FIG. 14 shows a partial isometric view of the vertical storm shutter system represented in FIG. 13, seen from another angle (front). The elongated frame member is partially cross-sectioned to show the disposition of the pin members and roller members inside the frame assembly.
Referring now to the drawings, where the present invention is generally referred to with numeral 10, it can be observed that it basically includes hinge assembly 20; articulated blade assemblies 40, locking assembly 50, frame assembly 60 and pulley assemblies 80 and 80′.
One of the preferred embodiments for storm shutter system 10 is shown in FIGS. 1 and 2 for horizontally disposed blade assemblies 40. Other embodiments with vertically disposed blade assemblies 40 can be similarly implemented with the same inventive concept. Blade assemblies 40 include longitudinal ends 47 (and 47′), lateral ends 49 (and 49′) and panel member 42 in between.
Hinge assembly 20, as best seen in FIGS. 3a, 3 b and 3 c, comprises the articulated union of two contiguous cooperating blade assemblies 40. Basically, assembly 20 includes longitudinal outer socket fold 21, and longitudinal inner fold 25 formed at longitudinal ends 47 and 47′ respectively. Longitudinal outer socket fold 21 and longitudinal inner fold 25 are the connecting means for blade assemblies 40. Longitudinal outer socket fold 21 is formed along one of the longitudinal ends of assembly 40. Longitudinal inner fold 25 is formed at the other longitudinal end of blade assembly 40, as best seen in FIGS. 4 and 5.
Longitudinal outer socket fold 21 includes longitudinal curved long arm 22, curved short arm 22′, stopper bay 23 and internal cavity 24. Curved short arm 22′ has a smaller radius of curvature than curved long arm 22, as seen in FIGS. 4 and 5. Arms 22 and 22′ form a substantially cylindrical body with a longitudinal slot and defining longitudinal internal cavity 24 therein.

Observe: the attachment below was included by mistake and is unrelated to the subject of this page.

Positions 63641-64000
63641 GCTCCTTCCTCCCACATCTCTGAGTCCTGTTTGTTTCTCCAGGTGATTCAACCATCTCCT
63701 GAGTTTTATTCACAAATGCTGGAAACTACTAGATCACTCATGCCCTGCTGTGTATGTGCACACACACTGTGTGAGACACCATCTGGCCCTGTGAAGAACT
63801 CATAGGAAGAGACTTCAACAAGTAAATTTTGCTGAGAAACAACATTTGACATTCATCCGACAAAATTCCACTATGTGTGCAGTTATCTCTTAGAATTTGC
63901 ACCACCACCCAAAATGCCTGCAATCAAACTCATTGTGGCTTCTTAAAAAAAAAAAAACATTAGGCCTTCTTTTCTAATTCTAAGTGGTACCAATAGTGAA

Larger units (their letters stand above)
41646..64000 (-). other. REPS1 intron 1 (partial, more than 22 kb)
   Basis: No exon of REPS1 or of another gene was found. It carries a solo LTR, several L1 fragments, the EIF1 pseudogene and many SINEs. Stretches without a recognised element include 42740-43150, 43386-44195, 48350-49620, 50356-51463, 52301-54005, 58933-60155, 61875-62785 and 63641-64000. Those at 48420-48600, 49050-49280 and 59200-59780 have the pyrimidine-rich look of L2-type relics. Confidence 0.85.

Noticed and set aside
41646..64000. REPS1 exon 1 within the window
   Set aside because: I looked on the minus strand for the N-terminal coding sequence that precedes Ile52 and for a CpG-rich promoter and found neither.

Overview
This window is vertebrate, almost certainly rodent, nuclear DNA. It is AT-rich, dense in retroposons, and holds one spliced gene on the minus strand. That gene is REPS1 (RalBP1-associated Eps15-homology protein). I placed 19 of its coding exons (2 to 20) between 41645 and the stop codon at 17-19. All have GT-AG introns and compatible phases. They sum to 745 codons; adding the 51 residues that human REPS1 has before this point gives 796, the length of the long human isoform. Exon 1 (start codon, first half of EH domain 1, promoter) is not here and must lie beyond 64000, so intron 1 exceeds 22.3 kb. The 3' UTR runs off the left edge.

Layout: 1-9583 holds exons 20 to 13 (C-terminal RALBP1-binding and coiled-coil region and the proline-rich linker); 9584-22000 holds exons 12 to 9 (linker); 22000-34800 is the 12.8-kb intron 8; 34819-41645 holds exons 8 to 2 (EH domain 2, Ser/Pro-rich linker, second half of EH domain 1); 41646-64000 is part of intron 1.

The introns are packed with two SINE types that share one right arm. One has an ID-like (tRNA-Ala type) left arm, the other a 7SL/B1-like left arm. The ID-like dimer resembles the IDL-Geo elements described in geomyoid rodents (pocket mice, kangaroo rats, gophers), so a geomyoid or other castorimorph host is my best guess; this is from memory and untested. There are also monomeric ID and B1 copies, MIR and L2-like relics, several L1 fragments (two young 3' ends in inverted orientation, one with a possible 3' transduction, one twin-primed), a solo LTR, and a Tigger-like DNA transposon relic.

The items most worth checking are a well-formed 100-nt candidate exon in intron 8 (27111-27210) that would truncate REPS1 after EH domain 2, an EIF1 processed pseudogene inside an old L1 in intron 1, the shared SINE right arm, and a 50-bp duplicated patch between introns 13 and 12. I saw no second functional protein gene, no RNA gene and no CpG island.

Longitudinal inner fold 25 includes curved portion 26, straight portion 26′, and circular fold 28′, defining cavity 28 therethrough. The transition between longitudinal straight portion 26′ and circular fold 28′ defines a longitudinal wedge 28″, as best seen in FIGS. 4 and 5. Longitudinal wedge 28″ is cooperatively received within stopper bay 23 when contiguous blade assemblies 40 are fully extended in the same plane. The radius of curvature of circular fold 28′ is such that its outer surface is cooperatively and abuttingly received by the concave longitudinal surface of curved short arm 22′. The radius of curvature of curved portion 26 cooperatively corresponds with the internal radius of curvature of curved long arm 22. Longitudinal slotted cylinder protrusion 27 is positioned adjacent to curved portion 26 and includes stopper bay 27′ that receives curved long arm 22 when two contiguous and articulated blade assemblies 40 are brought to a co-planar relationship with respect to each other. Longitudinal outer cavity 29 is defined within longitudinal slotted cylinder protrusion 27.
Pivoting pin assemblies 30 and 30′, as shown en FIG. 2, include pin members 32 and 32′ and roller pin members 34 and 34′, respectively. Pin members 32 (and 32′) and roller pin members 34 (and 34′) pass through cavities 28 and longitudinal outer cavities 29, respectively. Roller pin member 34 (and 34′) includes roller member 36 (and 36′) rotably mounted at its distal end. Pin members 32 and roller pin members 34 are mounted to lateral ends 49 of blade assemblies 40. Pin members 32′ and roller pin members 34′ are mounted to the opposite lateral end 49′ of blade assemblies 40.
Blade assembly 40 includes panel members 42, longitudinal outer socket fold 21 and longitudinal inner fold 25. Blade assembly 40 has locking assembly 50 mounted to lower blade 48′ which corresponds to the lowermost blade assembly. In the preferred embodiment, the reinforcement folds of panel members 42 have two end diagonal portions 43 and 43′, followed towards the center by two co-planar portions 44 and 44′, followed by inner diagonal portions 45 and 45′ which are longitudinally joined by central portion 46. Central portion 46 is in parallel relationship with respect to co-planar portions 44 and 44′.